Quite different from the more common mechanised habotai silk, projects made with Murshidabad silk easily stand out.
Items made from this special hand-woven silk are more durable, with a more interesting texture. If dyed, Murshidabad silk has the ability to hold bright colours, even using cold water dyes.
In fact, after testing the silk on the giant flags of the Silk River project, Kinetika now uses this exact silk for the majority of its commissions.
In the UK, proceeds of sales support Kinetika’s charitable work, while in India they support the 14 families of weavers.
Discovery of Murshidabad Silk
Kinetika was introduced to a very fine, high quality 100% hand-woven silk from Murshidabad, a district in West Bengal while delivering the Silk River project.
In the 18th century Murshidabad was world- famous for the heavy, durable but amazingly supple silk that was worn by the Moghul nobility and exported across the world by local merchants and traders to the South East Asian markets. The silk travelled to Europe, exported by the French and subsequently the British East India Company.
However, in recent times, there has been very little demand for producing the heavy silk cloth known as dotari/ teentari.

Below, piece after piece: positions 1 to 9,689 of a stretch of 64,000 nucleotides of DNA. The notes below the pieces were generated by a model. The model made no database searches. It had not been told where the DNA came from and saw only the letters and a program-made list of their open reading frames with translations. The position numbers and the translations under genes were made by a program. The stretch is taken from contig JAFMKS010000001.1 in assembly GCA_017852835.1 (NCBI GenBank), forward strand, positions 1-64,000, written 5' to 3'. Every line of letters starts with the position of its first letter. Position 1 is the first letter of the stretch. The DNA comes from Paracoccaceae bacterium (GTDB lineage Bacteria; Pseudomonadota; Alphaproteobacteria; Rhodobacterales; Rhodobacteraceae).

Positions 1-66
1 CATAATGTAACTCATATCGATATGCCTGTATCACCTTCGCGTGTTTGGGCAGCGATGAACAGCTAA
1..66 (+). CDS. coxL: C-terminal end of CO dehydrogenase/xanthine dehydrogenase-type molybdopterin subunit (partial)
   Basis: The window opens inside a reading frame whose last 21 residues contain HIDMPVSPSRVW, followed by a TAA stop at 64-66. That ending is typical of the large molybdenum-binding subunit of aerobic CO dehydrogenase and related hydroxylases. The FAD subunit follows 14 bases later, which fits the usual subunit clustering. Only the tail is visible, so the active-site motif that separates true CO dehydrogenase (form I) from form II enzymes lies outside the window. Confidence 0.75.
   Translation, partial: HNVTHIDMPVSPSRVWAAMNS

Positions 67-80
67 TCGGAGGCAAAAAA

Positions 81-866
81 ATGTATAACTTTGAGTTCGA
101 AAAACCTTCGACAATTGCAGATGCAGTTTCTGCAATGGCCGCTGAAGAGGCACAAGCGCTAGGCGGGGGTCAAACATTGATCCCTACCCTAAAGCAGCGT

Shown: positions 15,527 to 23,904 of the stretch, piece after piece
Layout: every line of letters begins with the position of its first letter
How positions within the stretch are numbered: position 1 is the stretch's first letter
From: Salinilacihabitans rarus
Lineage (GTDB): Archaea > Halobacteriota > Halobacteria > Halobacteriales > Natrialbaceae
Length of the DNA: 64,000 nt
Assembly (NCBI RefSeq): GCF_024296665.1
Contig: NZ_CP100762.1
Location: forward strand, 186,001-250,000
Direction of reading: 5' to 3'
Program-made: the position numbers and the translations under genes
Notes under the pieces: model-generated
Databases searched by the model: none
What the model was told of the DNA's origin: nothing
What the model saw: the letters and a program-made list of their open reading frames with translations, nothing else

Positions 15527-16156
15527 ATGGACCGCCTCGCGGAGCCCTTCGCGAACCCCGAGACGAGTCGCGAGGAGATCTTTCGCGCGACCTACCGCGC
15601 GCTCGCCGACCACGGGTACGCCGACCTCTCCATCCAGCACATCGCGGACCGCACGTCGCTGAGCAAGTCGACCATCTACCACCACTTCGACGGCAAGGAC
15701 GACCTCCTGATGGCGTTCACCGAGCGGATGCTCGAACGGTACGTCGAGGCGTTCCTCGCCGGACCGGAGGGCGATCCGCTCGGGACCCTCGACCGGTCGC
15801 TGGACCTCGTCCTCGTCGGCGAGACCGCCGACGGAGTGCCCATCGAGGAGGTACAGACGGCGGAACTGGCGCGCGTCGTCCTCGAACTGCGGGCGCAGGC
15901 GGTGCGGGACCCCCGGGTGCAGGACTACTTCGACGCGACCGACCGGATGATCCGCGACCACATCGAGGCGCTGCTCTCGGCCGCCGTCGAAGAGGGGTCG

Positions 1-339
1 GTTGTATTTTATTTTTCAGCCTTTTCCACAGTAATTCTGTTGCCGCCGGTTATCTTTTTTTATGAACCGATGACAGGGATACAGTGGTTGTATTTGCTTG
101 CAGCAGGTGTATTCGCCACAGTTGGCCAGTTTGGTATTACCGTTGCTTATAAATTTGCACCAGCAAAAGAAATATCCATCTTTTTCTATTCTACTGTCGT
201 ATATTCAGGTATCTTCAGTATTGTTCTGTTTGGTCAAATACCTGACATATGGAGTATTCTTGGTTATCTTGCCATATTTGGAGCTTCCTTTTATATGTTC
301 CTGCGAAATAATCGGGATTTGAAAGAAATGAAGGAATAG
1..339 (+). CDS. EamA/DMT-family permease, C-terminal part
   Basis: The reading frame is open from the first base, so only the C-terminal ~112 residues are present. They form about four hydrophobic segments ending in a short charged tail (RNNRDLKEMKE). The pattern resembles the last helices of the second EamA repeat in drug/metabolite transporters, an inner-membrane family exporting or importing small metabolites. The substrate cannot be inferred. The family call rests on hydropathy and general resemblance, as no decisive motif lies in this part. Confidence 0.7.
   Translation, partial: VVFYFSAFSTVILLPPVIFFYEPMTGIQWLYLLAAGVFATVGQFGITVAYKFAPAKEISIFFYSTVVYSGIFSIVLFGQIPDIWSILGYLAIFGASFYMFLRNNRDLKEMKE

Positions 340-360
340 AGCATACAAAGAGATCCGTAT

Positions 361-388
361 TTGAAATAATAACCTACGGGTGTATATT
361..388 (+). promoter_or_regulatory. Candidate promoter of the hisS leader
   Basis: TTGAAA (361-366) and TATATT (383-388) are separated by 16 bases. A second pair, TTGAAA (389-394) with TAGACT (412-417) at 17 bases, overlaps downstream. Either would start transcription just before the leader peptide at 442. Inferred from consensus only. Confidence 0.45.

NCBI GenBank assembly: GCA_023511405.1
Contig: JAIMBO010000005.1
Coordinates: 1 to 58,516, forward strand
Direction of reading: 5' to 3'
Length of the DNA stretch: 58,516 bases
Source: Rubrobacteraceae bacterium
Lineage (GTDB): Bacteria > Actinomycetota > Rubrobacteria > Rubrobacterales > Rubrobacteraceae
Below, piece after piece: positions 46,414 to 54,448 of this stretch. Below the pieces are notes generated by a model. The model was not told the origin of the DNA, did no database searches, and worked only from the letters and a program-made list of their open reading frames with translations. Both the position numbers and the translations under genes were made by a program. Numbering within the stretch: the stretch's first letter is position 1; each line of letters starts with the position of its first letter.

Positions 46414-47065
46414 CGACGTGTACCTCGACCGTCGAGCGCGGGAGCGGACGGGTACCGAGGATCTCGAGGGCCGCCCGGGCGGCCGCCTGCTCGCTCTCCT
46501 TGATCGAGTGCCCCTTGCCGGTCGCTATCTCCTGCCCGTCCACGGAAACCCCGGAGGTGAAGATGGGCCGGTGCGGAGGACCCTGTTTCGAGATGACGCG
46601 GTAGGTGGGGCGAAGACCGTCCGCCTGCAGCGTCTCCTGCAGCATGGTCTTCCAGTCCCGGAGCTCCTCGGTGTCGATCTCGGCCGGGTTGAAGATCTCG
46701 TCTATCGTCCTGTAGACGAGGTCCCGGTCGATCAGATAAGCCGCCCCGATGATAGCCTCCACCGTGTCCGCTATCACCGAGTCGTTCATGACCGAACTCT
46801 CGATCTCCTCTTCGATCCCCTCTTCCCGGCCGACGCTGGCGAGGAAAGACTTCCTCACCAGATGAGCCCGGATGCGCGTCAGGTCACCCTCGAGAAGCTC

Kinetika were very keen to work with this exquisite silk and through the Crafts Council of West Bengal (CCWB) were able to connect directly with the local weavers who still had the old looms and the required level of skill.
As a result, 158 square metres of this unique silk was hand painted for Silk River, making 22 huge silk scrolls in all. The closely-monitored dying process revealed how wonderfully this fabric retains the colours of the dyes and how soft it is against the skin.
With this discovery, after 20 years hand painting on habotai silk, Kinetika switched to using Murshidabad silk for the majority of its projects.
Realising that the weaving skill required for this heritage fabric is in danger of being lost, Kinetika is working closely with a local silk merchant and CCWB to make it available in the UK to silk painters and lovers who will appreciate how unique it is.
Quality control is monitored locally by the Crafts Council of West Bengal, which ensures that weavers are appropriately paid and can respond to meet the demand of a global world.
The silk is woven in Dangapara, a small village in Murshidabad by 14 families of weavers who are the last generation who have this skill. Kinetika hope that by creating a new demand for this silk, they will encourage this community to continue this ancient tradition.
“It turned out to be a great revival project as the weavers were contacted, convinced through a series of negotiations that it would be a wonderful opportunity to recreate the superior quality silk on a pilot basis for an international project. The weavers rose to the challenge and the silk for the scrolls was woven on looms that had not done so in recent memory.
The success of the Silk River scrolls in telling the story of the British connection to India, from the past to the present will restore Murshidabad’s place in the history of Empire – as a centre of trade and a producer of exquisite silk.”
Crafts Council of West Bengal
Filmed by Richard Abbatt, stills by Mike Johnston, edited by Fotis Begklis.
Filmed by Richard Abbatt